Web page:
A corporation is a company or group of people authorized to act as a single entity (legally a person) and recognized as such in law. Early incorporated entities were established by charter (i.e. by an ad hoc act granted by a monarch or passed by a parliament or legislature). Most jurisdictions now allow the creation of new corporations through registration.
Corporations come in many different types but are usually divided by the law of the jurisdiction where they are chartered into two kinds: by whether or not they can issue stock, or by whether or not they are for profit.
Where local law distinguishes corporations by ability to issue stock, corporations allowed to do so are referred to as "stock corporations", ownership of the corporation is through stock, and owners of stock are referred to as "stockholders." Corporations not allowed to issue stock are referred to as "non-stock" corporations, those who are considered the owners of the corporation are those who have obtained membership in the corporation, and are referred to as a "member" of the corporation.
A rampart in fortification architecture is a length of bank or wall forming part of the defensive boundary of a castle, hillfort, settlement or other fortified site. It is usually broad-topped and made of excavated earth or masonry or a combination of the two.
Many types of early fortification, from prehistory through to the Early Middle Ages, employed earth ramparts usually in combination with external ditches to defend the outer perimeter of a fortified site or settlement.Hillforts, ringforts or "raths" and ringworks all made use of ditch and rampart defences, and of course they are the characteristic feature of circular ramparts. The ramparts could be reinforced and raised in height by the use of palisades. This type of arrangement was a feature of the motte and bailey castle of northern Europe in the early medieval period.
Types of rampart
The composition and design of ramparts varied from the simple mounds of earth and stone, known as dump ramparts, to more complex earth and timber defences (box ramparts and timberlaced ramparts), as well as ramparts with stone revetments. One particular type, common in Central Europe, used earth, stone and timber posts to form a Pfostenschlitzmauer or "post-slot wall". Vitrified ramparts were composed of stone that was subsequently fired, possibly to increase its strength.
Bank, also known also as "Polish Bank" or "Russian Bank," is the name of a comparing card game. The game requires a standard 52-card deck and five or six players.
At the start of the game, each player contributes an arranged stake to the pool. The dealer gives three cards to each player and turns up another; if this is not lower than an eight (ace is lowest), the dealer continues turning up cards until such a card is exposed. The player on the dealer's left, without touching or looking at the three cards received, can bet the amount of the pool, or any part of it, that among those cards is one that is higher (of the same suit) than the turn-up. If the player wins, the player takes the amount from the pool; if the player loses, the player pays that amount to the pool. Each player does the same in turn, the dealer last. Whenever the pool is exhausted, a fresh stake is put into the pool. After a round is over the deal passes. No player may touch any cards received until making a bet; the penalty is a fine to the pool of twice the stake, and the loss of the right to bet during that round.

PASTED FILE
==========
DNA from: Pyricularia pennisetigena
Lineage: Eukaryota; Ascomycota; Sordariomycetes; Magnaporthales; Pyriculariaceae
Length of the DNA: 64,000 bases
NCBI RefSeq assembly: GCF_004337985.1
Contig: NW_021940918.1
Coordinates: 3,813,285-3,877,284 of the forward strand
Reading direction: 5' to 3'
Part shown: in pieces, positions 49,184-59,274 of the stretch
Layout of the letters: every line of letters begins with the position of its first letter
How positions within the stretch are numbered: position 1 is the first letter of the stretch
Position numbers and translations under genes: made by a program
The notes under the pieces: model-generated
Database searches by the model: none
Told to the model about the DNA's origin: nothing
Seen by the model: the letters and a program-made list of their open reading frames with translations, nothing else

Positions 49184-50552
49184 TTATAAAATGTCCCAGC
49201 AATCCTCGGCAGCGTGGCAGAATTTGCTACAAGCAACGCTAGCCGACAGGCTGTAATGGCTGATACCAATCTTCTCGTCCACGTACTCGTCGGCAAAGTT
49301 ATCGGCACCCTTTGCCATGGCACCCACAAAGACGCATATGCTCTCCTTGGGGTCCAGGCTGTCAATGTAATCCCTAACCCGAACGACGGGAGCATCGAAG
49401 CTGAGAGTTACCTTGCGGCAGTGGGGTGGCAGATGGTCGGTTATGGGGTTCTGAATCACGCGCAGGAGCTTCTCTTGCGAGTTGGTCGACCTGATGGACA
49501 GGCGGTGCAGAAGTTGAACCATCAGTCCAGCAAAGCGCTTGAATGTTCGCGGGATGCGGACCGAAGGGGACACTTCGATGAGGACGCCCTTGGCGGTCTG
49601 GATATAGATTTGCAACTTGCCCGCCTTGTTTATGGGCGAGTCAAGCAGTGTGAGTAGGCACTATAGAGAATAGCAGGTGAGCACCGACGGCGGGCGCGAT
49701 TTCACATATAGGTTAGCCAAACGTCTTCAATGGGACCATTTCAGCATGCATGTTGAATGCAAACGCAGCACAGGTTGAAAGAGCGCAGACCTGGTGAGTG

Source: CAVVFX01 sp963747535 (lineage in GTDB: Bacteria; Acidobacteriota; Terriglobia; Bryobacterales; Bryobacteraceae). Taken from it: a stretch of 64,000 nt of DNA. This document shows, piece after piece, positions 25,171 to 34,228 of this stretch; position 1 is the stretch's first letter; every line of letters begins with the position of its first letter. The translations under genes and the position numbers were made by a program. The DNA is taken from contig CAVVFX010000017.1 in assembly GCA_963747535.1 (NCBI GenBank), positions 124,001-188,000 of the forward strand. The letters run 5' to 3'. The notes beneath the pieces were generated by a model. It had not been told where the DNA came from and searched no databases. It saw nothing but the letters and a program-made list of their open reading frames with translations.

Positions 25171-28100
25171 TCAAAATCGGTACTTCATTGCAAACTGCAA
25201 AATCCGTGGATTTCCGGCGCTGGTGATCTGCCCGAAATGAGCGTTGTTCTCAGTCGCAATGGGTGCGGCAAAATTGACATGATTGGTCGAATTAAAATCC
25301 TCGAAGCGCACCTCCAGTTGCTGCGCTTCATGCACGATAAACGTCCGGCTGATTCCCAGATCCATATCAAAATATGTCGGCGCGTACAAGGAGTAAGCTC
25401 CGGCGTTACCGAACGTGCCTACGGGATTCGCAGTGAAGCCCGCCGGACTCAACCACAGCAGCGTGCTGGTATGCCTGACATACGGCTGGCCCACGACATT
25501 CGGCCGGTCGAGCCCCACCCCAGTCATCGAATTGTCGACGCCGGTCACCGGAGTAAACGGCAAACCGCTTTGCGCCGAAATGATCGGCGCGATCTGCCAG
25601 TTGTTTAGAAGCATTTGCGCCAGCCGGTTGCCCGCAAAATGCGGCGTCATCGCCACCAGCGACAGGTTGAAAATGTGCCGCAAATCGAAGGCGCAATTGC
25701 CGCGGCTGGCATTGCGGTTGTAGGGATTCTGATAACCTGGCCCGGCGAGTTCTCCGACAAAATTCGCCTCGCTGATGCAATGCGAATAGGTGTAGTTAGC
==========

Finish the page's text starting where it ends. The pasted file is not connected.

The terms "online" and "offline" have specific meanings in regard to computer technology and telecommunications in which "online" indicates a state of connectivity, while "offline" indicates a disconnected state. Common vernacular extended from their computing and telecommunication meanings and refers specifically to an Internet connection. Lastly, in the area of human interaction and conversation, discussions taking place during a business meeting are "online", while issues that do not concern all participants of the meeting should be "taken offline" — continued outside of the meeting.
In computer technology and telecommunication, online and offline are defined by Federal Standard 1037C. They are states or conditions of a "device or equipment" or of a "functional unit". To be considered online, one of the following may apply to a system: it is under the direct control of another device; it is under the direct control of the system with which it is associated; or it is available for immediate use on demand by the system without human intervention.